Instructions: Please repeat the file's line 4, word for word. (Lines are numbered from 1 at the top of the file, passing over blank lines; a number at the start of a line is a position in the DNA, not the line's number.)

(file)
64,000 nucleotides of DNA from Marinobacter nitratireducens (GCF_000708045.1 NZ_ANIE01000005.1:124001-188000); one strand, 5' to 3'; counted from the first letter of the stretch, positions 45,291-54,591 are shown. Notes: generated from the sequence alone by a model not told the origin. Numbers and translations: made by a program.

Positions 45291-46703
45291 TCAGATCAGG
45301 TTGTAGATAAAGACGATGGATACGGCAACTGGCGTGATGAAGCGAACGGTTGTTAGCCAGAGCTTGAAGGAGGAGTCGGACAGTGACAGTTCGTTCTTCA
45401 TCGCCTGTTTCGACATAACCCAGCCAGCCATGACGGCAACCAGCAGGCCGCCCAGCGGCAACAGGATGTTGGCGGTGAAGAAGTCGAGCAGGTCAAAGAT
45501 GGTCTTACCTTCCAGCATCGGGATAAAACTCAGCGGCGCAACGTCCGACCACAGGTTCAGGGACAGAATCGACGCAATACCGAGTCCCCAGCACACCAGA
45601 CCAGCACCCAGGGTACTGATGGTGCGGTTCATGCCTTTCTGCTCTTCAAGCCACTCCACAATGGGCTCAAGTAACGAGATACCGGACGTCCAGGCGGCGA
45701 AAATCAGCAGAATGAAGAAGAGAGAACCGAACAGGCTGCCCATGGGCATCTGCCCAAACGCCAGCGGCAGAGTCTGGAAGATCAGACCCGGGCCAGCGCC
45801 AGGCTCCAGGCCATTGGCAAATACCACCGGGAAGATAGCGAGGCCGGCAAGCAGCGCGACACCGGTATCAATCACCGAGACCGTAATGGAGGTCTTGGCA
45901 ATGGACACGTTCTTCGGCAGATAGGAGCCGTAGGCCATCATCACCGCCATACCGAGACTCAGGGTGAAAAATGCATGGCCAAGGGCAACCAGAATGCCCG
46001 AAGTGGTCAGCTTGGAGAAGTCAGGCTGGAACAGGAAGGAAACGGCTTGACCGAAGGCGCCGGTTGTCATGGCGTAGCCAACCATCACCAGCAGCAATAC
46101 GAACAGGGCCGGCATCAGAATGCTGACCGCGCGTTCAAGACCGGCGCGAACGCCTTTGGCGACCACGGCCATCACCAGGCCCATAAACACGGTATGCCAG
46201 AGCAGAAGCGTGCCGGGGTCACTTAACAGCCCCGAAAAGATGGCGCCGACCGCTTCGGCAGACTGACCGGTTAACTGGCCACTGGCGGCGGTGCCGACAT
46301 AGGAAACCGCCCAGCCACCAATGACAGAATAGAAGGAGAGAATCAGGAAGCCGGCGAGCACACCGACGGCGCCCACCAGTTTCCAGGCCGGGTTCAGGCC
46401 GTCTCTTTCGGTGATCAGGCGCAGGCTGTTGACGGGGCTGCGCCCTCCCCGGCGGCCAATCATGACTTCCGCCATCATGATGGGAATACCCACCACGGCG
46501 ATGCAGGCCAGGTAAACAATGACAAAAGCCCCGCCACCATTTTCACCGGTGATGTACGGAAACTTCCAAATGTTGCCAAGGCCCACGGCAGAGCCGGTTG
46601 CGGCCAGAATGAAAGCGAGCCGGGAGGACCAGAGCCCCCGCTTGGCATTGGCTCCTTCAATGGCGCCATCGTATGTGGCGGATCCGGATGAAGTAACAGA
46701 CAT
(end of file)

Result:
45301 TTGTAGATAAAGACGATGGATACGGCAACTGGCGTGATGAAGCGAACGGTTGTTAGCCAGAGCTTGAAGGAGGAGTCGGACAGTGACAGTTCGTTCTTCA